300-year-old mango tree wins heritage title
Update: May 21, 2015
A 300-year-old mango tree in the Mekong Delta province of Bac Lieu was recognised as a heritage tree on May 20.

Located at Vinh Trach Dong commune in Bac Lieu city, the age-old tree (scientific name: Mangifera Indica L.) is 15 metres in height and 1.92 metres in diameter, while its canopy covers 300 square metres.

Bac Lieu has long conserved the tree, the oldest plant in the province, for tourism and research purposes.

In 2011, the Vietnam Association for Conservation of Nature and Environment (VACNE) launched a programme to conserve Viet Nam Heritage Trees, aiming to select and honour the country’s heritage trees in a bid to conserve their gene sources, while raising public awareness of protecting the environment.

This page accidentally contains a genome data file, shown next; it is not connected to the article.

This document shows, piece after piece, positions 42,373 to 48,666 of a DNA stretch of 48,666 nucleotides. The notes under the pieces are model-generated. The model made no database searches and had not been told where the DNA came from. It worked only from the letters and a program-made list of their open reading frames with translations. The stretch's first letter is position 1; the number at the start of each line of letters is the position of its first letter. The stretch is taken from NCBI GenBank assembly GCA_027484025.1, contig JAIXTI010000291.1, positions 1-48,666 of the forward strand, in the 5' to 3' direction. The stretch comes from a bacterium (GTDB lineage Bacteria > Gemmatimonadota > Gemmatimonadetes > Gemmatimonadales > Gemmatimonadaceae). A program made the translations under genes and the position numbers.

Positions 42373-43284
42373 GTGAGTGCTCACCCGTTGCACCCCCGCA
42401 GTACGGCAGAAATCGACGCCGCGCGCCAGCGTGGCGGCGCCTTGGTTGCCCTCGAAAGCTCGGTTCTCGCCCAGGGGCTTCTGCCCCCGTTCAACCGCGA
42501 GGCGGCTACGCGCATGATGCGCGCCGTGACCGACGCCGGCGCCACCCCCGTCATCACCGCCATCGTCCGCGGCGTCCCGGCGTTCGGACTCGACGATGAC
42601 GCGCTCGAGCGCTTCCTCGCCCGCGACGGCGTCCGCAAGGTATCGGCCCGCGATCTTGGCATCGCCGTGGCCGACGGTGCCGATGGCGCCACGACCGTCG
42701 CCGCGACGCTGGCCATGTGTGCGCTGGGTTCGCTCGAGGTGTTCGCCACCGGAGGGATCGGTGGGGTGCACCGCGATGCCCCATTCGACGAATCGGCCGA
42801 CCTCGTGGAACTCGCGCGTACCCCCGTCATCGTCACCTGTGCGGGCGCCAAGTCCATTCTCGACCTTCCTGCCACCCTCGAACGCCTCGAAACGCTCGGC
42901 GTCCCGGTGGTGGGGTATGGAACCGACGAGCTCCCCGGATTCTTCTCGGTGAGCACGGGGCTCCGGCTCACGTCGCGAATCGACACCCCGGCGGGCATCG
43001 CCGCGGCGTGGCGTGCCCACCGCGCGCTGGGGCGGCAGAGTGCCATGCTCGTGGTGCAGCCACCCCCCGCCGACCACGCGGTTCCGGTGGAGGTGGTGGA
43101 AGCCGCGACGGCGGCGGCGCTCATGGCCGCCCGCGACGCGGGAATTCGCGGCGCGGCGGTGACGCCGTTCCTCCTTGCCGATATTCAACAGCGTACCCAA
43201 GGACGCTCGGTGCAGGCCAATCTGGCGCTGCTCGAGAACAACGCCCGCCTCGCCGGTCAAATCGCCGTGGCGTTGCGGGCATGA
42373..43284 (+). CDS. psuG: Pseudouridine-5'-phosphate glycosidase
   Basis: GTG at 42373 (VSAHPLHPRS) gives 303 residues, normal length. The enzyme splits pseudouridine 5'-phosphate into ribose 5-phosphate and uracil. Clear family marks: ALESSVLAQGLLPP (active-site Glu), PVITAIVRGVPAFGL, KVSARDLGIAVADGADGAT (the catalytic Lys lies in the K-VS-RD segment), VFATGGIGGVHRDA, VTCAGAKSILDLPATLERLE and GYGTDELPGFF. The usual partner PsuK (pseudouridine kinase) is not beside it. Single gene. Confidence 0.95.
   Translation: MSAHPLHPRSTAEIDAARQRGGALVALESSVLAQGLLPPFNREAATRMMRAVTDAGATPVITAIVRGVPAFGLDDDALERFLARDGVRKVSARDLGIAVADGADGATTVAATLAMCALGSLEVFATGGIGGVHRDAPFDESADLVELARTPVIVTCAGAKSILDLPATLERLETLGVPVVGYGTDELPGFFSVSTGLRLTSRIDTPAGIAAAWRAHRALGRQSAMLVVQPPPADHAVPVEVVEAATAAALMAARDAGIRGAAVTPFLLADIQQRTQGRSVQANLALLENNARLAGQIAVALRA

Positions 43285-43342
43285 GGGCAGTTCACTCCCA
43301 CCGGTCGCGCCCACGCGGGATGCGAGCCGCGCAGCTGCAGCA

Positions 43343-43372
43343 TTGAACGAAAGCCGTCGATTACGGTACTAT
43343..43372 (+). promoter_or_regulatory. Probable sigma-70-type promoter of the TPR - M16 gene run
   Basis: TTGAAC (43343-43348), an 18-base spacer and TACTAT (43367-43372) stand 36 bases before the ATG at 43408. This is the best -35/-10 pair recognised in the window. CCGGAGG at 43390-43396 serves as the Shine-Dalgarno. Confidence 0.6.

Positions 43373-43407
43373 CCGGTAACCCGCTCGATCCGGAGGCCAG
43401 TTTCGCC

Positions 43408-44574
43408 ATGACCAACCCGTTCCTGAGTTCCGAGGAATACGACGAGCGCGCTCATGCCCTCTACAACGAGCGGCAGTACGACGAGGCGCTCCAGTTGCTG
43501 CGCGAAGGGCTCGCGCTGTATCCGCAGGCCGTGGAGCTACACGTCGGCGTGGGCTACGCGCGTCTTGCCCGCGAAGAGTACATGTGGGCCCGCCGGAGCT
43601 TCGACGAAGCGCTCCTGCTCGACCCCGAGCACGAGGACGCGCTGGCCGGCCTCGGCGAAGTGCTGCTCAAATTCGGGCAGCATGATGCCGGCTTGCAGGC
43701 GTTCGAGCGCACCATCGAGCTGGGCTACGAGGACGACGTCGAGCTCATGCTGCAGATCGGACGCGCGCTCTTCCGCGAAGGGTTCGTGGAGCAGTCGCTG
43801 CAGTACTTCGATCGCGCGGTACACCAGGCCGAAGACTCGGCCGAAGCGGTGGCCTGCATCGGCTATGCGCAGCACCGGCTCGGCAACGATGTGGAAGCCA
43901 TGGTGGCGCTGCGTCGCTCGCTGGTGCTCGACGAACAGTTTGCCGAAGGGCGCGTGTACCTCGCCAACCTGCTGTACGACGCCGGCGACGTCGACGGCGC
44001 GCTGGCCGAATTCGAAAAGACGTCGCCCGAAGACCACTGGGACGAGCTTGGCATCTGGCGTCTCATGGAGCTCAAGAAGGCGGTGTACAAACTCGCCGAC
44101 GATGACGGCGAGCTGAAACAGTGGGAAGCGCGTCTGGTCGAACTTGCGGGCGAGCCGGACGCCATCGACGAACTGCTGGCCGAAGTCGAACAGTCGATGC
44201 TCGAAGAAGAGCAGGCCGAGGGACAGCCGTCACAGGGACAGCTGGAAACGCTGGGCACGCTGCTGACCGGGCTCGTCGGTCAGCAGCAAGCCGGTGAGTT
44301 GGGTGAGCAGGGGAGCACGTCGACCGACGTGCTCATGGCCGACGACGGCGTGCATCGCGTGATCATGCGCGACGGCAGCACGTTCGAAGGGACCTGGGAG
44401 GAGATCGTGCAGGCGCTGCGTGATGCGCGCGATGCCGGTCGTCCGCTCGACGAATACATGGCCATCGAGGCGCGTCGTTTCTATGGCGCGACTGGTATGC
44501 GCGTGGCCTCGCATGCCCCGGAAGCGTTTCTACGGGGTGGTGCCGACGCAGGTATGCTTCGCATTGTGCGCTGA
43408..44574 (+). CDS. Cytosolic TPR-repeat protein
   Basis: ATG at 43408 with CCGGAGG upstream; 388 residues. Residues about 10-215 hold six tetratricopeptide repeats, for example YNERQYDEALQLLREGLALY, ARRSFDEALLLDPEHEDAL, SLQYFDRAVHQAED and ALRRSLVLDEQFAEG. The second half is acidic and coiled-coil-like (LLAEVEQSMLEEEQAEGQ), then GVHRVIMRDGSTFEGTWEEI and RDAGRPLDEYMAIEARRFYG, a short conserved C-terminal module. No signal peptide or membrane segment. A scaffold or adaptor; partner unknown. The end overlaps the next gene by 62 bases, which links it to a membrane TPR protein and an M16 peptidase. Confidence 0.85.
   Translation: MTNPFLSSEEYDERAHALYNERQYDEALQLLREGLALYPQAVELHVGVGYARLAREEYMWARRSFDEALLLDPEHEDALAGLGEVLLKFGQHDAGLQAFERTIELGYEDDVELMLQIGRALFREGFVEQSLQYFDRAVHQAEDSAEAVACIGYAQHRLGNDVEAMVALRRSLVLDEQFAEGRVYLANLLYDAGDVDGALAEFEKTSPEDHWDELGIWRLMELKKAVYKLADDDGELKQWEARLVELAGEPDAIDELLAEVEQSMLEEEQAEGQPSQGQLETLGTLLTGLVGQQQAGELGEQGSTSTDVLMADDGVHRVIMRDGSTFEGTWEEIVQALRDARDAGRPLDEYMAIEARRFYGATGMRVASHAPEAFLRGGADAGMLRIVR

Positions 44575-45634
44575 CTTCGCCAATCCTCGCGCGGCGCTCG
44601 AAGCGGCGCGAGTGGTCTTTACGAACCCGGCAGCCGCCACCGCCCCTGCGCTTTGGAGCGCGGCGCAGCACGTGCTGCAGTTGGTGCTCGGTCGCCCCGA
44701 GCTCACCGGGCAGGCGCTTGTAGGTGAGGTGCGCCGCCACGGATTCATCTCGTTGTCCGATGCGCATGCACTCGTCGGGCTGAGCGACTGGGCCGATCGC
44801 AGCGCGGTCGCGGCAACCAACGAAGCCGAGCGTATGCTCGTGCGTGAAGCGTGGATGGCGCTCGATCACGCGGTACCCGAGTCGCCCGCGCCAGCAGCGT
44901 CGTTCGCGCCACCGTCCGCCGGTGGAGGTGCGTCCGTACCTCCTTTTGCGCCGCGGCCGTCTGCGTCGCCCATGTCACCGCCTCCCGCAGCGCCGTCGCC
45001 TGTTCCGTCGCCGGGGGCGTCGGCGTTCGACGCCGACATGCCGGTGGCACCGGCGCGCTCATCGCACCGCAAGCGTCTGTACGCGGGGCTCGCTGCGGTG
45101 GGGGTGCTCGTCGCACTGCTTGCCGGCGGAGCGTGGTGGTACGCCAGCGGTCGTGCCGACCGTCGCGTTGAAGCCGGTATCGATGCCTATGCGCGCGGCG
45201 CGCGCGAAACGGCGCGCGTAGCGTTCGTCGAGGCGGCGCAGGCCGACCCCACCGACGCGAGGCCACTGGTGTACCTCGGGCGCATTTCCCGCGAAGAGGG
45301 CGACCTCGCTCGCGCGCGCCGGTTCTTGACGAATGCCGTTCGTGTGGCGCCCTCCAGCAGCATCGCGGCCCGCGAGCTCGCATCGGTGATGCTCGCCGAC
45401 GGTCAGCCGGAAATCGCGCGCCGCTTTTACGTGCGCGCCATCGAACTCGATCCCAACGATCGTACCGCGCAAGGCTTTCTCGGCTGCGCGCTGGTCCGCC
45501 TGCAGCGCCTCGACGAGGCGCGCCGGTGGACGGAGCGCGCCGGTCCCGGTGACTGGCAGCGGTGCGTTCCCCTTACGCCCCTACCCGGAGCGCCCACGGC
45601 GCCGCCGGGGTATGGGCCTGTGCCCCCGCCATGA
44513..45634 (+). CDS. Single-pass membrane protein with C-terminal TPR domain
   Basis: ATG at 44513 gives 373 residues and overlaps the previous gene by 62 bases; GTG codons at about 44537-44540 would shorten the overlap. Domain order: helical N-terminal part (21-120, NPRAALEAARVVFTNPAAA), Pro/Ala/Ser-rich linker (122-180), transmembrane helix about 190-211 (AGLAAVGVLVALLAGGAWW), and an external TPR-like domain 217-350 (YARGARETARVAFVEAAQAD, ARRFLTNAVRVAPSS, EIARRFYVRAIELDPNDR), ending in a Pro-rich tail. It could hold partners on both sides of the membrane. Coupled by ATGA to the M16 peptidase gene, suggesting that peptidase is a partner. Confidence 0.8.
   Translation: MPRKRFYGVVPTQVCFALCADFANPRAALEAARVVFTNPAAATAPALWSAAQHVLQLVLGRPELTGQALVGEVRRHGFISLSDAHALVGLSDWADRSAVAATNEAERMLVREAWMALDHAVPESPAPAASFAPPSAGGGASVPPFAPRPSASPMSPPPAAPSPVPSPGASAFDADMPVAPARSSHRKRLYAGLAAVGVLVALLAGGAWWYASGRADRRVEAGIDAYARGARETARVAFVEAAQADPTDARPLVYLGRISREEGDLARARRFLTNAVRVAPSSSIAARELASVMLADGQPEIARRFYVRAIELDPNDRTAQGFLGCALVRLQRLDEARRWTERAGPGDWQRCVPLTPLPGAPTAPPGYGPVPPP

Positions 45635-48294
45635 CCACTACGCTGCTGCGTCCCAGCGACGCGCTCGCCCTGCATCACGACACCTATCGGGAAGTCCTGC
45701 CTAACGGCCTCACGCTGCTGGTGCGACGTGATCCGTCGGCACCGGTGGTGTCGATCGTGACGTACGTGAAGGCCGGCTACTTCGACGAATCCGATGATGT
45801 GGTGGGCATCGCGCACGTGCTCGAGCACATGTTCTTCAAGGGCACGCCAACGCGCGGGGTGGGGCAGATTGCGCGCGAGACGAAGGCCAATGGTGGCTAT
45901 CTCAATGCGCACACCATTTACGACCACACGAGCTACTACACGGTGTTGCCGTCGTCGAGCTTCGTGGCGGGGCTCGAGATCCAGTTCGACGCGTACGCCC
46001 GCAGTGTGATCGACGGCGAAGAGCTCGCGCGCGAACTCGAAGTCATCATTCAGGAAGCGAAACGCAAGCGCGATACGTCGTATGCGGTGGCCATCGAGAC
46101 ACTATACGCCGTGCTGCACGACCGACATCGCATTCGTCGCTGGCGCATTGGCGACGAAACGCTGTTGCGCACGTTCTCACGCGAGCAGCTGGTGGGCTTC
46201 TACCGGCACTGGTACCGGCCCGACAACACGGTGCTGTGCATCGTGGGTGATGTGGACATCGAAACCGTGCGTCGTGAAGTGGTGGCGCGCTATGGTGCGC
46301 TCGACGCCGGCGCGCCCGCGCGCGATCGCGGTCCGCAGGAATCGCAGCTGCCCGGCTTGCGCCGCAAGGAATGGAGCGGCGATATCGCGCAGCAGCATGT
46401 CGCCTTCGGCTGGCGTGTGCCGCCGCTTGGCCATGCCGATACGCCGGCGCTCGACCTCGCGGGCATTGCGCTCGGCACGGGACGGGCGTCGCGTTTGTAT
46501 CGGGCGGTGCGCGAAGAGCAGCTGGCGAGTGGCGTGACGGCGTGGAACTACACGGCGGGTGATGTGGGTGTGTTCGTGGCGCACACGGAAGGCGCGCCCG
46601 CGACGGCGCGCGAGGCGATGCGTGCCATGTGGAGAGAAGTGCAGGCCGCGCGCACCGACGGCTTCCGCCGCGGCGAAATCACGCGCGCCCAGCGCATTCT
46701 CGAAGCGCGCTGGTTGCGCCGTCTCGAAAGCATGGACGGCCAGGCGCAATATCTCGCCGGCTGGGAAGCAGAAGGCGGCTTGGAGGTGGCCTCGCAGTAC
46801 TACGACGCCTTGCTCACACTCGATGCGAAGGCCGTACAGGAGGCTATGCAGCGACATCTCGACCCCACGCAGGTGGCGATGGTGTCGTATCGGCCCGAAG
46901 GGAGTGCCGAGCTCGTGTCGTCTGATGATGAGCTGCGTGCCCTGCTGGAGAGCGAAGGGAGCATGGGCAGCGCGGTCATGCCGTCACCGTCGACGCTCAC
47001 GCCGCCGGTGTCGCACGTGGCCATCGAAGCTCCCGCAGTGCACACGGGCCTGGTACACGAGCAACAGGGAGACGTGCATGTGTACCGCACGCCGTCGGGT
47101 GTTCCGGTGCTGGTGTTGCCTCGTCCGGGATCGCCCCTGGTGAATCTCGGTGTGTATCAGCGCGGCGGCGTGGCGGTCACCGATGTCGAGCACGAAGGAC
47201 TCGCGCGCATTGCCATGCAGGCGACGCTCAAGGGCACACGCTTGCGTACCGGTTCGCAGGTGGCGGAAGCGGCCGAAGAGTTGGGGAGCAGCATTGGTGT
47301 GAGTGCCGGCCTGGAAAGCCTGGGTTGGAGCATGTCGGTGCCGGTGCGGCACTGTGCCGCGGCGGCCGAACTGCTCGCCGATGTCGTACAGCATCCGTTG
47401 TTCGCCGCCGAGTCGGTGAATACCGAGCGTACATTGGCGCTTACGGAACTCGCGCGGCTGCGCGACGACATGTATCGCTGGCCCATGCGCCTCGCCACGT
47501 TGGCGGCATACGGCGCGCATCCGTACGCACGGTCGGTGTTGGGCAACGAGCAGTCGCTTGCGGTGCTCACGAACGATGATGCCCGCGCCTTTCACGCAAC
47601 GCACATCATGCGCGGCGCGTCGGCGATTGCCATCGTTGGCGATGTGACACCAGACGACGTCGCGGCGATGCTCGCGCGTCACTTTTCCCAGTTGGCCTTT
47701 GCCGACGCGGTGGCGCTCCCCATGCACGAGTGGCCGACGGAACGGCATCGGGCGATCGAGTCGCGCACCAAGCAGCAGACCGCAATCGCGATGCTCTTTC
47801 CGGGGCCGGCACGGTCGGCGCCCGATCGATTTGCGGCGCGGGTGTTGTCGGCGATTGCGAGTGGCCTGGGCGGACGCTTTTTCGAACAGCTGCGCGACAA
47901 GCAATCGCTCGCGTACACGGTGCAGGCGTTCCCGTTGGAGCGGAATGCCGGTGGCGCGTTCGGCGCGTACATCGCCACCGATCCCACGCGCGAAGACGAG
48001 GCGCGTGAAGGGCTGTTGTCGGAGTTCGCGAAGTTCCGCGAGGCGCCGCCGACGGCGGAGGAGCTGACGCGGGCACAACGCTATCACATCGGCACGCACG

It also contributes to promoting the diversification and abundance of Viet Nam’s flora as well as developing scientific research in the field.

To win the honour, the trees must be at least 200 years old in the case of wild trees, and at least 100 years for those planted. Moreover, the trees should be connected with the historical and cultural characteristics of the area where they grow.

Those which do not meet the aforesaid criteria yet have special values in science, history or culture, will also earn recognition.

The number of recognised Heritage Trees is currently around 970.